• In the Middle Ages, people had little freedom to move from place to place. By the 1500s these restrictions had been removed and there was increased travel between towns.
  • Better roads helped the development of coaches, and horses became cheaper to buy.
  • Travellers were more vulnerable to crime, however. They often travelled through isolated places and did not have the protection of a building.
What were trials and courts like in the early modern period?
Although trials showed great continuity during this period, there were some key changes.
  • There was greater reliance on Justices of the Peace.
  • By the end of the period there was recognition of habeas corpus.
  • There was greater use of juries.
  • Witches underwent a trial by water in the early modern period, which was similar to the medieval trial by cold water.
What kind of courts were there in the early modern period?
There were a variety of courts at this time.
  • All courts relied on a local jury.
  • Royal judges visited each county twice a year to deal with the most serious cases. These were known as county assizes.
  • Manor courts dealt with local, minor crimes such as selling underweight bread and drunkenness.
  • Justices of the Peace dealt with minor crimes alone, but met up four times a year for the Quarter Sessions.
How did crime develop in in the early modern period?
Most crimes of the Middle Ages continued to be classed as such in the early modern period, but there were also new ones and some grew in importance to society.
What new crimes were there in the early modern period?
Changes to society in the early modern period meant vagabondage became an important new crime.
Which crimes became more important in the early modern period?
Because of changes to early modern society, some crimes became more important than ever. These included:
How did the public view crime in the early modern period?
Despite the fall in crime in the late 1600s, most people believed crime was increasing. This was due to broadsheet publications which attracted readers with tales of violent crimes, and religious protests and rebellions which made people feel insecure.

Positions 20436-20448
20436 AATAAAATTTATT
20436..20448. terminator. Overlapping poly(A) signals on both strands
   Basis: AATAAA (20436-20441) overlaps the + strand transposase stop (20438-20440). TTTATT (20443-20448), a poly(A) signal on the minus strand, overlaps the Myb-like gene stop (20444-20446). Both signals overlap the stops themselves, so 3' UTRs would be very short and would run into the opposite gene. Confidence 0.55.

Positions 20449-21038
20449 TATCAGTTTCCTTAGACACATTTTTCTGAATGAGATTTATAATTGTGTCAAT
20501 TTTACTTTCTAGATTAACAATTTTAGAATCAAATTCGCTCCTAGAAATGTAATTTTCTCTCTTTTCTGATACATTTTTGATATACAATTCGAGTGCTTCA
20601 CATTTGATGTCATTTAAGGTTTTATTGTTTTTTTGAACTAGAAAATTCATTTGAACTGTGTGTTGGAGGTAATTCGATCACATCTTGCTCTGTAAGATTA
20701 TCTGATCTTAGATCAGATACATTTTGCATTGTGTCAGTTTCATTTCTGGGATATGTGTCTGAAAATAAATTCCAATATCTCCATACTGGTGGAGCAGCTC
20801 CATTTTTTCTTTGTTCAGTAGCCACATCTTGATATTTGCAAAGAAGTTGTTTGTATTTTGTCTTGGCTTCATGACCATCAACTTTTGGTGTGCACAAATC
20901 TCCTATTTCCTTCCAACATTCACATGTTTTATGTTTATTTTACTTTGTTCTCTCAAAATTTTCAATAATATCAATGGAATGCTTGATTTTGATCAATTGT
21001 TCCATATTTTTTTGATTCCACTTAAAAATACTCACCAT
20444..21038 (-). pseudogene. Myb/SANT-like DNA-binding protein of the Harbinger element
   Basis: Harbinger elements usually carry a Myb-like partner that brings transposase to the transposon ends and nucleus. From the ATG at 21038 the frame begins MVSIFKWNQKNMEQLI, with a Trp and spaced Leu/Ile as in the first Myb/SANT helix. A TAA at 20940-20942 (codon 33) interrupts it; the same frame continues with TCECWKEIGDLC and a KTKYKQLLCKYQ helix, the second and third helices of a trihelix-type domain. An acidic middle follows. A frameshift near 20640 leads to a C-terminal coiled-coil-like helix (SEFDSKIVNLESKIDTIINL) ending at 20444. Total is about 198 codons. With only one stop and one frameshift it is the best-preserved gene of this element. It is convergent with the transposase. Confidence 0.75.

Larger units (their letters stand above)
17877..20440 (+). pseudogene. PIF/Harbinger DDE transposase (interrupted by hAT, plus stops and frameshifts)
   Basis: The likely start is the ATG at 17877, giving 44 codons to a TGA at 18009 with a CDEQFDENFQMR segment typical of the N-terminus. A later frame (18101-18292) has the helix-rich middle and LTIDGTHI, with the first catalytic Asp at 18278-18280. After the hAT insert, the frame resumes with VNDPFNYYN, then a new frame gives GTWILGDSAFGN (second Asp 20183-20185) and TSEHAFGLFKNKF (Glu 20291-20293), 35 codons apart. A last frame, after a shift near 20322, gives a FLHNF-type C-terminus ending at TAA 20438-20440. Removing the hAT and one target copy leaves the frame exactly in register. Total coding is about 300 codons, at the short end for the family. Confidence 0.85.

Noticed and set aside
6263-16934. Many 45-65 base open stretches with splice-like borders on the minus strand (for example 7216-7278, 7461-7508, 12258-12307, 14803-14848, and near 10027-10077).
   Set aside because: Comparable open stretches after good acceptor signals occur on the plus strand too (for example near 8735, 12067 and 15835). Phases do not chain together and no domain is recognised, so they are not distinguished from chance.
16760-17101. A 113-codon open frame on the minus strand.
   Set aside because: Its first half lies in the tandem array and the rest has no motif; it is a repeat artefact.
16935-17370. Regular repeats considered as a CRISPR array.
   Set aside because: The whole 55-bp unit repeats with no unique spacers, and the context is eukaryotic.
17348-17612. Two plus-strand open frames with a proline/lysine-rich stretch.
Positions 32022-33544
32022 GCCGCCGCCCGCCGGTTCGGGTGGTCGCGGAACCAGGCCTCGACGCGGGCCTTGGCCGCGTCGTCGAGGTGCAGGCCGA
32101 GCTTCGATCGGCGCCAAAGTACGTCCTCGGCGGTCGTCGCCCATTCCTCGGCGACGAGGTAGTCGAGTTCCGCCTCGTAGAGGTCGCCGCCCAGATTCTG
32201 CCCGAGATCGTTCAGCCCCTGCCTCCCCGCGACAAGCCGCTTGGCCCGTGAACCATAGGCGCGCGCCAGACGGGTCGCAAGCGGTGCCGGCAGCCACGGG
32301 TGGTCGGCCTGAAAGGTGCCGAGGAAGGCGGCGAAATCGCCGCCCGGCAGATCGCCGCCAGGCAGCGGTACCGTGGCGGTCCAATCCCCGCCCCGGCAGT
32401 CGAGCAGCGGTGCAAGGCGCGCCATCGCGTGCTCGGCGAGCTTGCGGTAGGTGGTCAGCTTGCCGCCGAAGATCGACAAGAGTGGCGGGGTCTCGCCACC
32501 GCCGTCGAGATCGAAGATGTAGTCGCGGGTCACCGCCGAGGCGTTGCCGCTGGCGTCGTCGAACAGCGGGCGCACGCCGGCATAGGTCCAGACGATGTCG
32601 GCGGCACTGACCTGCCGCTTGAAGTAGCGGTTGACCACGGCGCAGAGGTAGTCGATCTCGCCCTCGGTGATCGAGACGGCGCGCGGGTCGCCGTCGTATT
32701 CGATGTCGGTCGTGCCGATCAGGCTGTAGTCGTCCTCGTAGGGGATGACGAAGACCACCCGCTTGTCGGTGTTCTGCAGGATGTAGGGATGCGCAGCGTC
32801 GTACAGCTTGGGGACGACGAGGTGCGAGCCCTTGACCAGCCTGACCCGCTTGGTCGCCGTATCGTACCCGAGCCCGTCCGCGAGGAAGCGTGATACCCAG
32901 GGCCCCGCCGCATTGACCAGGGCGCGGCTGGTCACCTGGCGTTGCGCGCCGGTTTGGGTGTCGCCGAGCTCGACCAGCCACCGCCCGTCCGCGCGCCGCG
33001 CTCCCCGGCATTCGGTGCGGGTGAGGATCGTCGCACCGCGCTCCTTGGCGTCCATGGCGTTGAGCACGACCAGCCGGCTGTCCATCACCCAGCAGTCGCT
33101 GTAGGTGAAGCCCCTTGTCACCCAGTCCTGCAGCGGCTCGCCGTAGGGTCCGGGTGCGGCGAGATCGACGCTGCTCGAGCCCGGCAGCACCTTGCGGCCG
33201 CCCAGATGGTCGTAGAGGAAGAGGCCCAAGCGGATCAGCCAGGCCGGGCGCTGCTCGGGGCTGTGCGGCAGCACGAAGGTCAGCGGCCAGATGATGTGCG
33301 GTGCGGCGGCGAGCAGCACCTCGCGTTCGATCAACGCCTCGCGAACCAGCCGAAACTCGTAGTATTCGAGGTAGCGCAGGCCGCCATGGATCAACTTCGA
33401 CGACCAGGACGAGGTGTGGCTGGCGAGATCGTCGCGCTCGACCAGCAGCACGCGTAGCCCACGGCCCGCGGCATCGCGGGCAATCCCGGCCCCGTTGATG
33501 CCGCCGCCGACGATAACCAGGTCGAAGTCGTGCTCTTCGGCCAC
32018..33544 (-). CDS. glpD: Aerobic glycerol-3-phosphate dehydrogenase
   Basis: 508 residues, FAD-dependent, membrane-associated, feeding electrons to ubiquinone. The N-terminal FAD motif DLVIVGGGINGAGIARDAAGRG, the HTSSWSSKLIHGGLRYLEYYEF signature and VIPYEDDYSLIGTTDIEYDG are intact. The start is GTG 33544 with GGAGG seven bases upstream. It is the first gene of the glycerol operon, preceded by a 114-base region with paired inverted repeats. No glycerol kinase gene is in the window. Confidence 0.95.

What was policing like in the early modern period?
Policing in the early modern period was much the same as during the Middle Ages, with few developments.
Which policing methods were similar in medieval times and the early modern period?
There were 5 aspects of policing in the early modern period that remained the same as in the Middle Ages.
  • Tithings and the hue and cry still existed in smaller communities.
  • They were less effective in towns where there were more people.
  • The constable was expected to lead the hue and cry.
  • Parish constables remained the main defence against crime, dealing with everyday matters such as begging without a licence.
  • They were expected to take charge of suspects and make sure they were held in prison until their trial.
How did policing change in the early modern period?
There were 6 important changes in policing in early modern period.
  • Constables were employed in larger towns to patrol the streets day and night. They were poorly paid and often of little use. Their duties included arresting drunks and vagabonds.
  • Sergeants were employed in towns to enforce market regulations. They weighed goods and collected fines if traders behaved badly.
  • People were expected to deal with crime themselves. If someone was robbed it was their responsibility to get an arrest warrant from a magistrate, track down the criminals and deliver them to the constable.
  • Rewards were offered for the arrest of particular criminals, usually for more serious crimes. The rewards involved could be very high - even equivalent to a year's income for a middle-class family.
  • Thief-takers made their living from tracking down criminals and collecting rewards. They were often former criminals themselves and would set up innocent victims, tricking them into crime.
  • The army was used to put down protests or other riots. This was unpopular with the public as it seemed the government was simply overpowering the people and ignoring their concerns.